How do Astronomers Work Out the Age of Stars?

This is a common question I often receive during my stargazing talks.

So, how can we accurately determine the age of stars that are millions or even billions of years old? It’s a fascinating process that involves a combination of scientific methods and advanced technology. Let’s dive into the world of astronomy and explore the various techniques used by astronomers to uncover the age of stars.

This is the spectrum of our Sun

Stars, like living beings, go through a life cycle known as stellar evolution. Just like humans grow from infants to adults, stars also undergo different stages of development. By studying these stages, we can estimate the age of a star.

One of the primary methods used to determine a star’s age is through spectral analysis. This involves studying the light emitted by a star and analyzing its spectrum. By examining the elements present in the star’s spectrum, scientists can determine its chemical composition and infer its age. Knowing what stars are made of not only helps determine their age but also provides insights into how they formed, whether they are moving towards or away from us, and what type of star they are.

Another important tool in determining stellar age is the Hertzsprung-Russell (H-R) diagram. This diagram plots a star’s brightness (luminosity) against its temperature. By comparing a star’s position on the H-R diagram with theoretical models, we can estimate its age. Stars follow specific evolutionary tracks on the diagram, allowing us to determine their stage of development.

In the case of stars, you are truly judged by the company you keep. Studying star clusters, which are groups of stars born from the same molecular cloud, provides valuable insights into stellar ages.

Astronomers study the properties of star clusters, such as their colour and brightness, to estimate the age of the stars within them. Younger clusters contain hot, massive stars, while older clusters have cooler, less massive stars.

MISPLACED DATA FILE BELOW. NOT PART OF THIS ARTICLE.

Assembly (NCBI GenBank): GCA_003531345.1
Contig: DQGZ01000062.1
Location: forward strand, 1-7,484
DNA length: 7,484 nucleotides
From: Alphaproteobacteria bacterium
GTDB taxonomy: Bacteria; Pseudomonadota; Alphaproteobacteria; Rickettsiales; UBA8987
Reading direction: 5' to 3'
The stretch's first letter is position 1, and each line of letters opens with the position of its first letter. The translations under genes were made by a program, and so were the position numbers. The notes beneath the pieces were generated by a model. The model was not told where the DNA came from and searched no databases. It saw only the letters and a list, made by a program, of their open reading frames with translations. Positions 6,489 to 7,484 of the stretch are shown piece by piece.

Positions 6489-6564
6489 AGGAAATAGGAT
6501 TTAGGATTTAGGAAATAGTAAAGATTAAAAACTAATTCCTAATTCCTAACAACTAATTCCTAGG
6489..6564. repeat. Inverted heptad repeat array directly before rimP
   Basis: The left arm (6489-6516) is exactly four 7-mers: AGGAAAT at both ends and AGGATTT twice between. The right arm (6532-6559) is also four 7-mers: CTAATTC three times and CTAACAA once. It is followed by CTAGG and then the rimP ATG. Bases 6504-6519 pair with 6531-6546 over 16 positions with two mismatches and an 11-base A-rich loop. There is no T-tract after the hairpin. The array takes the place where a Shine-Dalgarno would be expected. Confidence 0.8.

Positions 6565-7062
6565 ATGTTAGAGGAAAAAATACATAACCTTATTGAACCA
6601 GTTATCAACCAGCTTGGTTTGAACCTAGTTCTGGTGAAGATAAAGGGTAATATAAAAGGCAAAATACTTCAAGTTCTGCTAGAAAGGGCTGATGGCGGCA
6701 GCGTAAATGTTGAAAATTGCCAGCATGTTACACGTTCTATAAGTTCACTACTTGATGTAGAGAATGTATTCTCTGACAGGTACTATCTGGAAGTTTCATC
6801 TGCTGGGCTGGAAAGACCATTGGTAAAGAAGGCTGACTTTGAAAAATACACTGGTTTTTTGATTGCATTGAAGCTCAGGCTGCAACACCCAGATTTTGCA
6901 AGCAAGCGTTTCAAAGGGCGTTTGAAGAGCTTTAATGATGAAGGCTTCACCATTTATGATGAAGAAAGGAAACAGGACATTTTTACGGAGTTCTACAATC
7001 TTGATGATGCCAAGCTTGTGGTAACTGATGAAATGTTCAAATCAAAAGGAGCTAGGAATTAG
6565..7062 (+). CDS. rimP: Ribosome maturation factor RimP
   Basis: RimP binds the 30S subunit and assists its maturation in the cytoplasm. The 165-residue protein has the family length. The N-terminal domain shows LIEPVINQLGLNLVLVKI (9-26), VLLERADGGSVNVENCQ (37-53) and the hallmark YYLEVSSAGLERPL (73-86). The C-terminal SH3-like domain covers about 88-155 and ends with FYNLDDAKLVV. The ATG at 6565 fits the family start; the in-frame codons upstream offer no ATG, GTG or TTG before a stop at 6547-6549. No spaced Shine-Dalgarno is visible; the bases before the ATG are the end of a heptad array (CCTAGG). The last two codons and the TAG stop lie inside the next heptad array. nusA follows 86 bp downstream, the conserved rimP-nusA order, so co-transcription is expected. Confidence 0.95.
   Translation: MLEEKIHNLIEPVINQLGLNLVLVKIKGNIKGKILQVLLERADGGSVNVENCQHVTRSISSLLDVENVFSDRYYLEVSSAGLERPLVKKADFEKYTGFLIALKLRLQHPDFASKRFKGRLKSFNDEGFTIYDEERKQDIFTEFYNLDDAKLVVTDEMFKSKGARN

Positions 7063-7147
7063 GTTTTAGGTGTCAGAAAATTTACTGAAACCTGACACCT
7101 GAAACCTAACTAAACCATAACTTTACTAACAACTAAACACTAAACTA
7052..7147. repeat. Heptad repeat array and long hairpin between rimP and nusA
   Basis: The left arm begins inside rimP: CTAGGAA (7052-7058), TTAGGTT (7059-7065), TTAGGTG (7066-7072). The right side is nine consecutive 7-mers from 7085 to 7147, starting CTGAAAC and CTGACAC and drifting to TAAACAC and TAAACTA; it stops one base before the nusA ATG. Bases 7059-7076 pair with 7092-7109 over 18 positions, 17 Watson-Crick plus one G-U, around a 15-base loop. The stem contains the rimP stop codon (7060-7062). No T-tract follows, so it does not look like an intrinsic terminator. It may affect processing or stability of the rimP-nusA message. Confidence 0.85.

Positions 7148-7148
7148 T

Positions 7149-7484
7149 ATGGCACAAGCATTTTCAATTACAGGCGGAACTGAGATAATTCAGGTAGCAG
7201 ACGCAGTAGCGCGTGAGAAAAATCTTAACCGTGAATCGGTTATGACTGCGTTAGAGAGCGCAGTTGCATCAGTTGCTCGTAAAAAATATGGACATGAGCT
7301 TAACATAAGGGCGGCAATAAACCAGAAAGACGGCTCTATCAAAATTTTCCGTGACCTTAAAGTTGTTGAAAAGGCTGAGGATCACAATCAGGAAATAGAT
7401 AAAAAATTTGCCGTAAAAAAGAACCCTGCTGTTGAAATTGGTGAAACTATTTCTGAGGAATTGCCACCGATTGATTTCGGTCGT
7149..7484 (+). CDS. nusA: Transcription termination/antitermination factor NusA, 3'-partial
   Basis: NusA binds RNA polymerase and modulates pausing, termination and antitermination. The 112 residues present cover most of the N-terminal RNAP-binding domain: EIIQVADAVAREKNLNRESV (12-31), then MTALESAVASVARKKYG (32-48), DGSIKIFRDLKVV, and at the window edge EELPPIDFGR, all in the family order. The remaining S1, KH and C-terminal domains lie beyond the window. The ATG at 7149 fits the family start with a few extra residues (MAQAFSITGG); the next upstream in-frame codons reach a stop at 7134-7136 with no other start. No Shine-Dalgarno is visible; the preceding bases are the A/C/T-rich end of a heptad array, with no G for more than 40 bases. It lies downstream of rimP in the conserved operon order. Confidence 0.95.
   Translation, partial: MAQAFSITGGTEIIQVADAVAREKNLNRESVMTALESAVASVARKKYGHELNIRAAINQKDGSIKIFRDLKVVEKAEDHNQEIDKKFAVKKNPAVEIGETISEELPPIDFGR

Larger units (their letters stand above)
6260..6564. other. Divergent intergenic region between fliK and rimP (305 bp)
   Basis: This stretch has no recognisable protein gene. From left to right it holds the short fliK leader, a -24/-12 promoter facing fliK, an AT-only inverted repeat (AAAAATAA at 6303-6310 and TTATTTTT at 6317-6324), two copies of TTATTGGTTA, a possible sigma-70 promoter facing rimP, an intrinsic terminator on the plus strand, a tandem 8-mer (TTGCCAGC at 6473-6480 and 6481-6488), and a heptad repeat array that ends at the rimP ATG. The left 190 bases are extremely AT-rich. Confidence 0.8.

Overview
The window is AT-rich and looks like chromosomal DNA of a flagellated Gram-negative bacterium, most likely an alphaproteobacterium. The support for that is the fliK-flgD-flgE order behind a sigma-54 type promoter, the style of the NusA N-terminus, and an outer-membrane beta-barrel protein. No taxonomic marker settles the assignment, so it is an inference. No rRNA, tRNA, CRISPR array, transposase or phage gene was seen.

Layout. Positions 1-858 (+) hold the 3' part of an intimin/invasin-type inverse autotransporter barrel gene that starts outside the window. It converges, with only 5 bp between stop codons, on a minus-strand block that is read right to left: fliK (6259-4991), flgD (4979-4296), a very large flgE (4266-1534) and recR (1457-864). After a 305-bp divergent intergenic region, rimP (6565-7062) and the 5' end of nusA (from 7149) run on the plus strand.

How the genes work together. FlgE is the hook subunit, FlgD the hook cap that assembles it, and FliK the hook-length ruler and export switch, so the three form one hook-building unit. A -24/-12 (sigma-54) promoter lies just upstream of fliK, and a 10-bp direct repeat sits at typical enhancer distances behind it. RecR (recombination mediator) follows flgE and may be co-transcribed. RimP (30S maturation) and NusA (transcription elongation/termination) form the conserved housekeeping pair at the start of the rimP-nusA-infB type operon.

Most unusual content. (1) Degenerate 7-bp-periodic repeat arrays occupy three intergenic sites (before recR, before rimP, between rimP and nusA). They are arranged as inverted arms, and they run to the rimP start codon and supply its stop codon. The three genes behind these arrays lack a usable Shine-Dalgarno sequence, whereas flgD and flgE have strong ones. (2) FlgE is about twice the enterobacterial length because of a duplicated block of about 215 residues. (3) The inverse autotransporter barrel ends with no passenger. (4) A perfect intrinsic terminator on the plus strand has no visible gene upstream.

NGC4755 (Jewel Box) a group of young stars
Omega Centauri – a cluster of very old stars

These molecular clouds or star-forming regions are the result of supernovae.

Eta Carina a star forming region in southern Milky Way left over from a supernova

A supernova is the explosive death of massive stars. For example, stars like Betelgeuse, Sirius, and Antares are candidates for going supernova. After these stars explode, they leave behind remnants that can help determine the age of surrounding stars. By analysing the expansion rate of supernova remnants and comparing it to known supernova events, we can estimate the age of nearby stars.

Examples of Supernovae in other galaxies Credit: ESA

In summary, astronomers use a range of techniques to determine the age of stars, including spectral analysis, the Hertzsprung-Russell diagram, cluster analysis, and studying supernova remnants. By combining these methods with advanced technology and theoretical models, we can unlock the secrets of the universe and gain a deeper understanding of stellar evolution.

So, the next time you gaze up at the night sky, remember that behind the twinkling stars lies a wealth of knowledge waiting to be discovered. The age of stars is just one piece of the cosmic puzzle that astronomers are working to solve. That is one of coolest things about being an astronomer – there is so much to learn, so much we don’t know and the possibility of discovering new objects as well as adding to our overall knowledge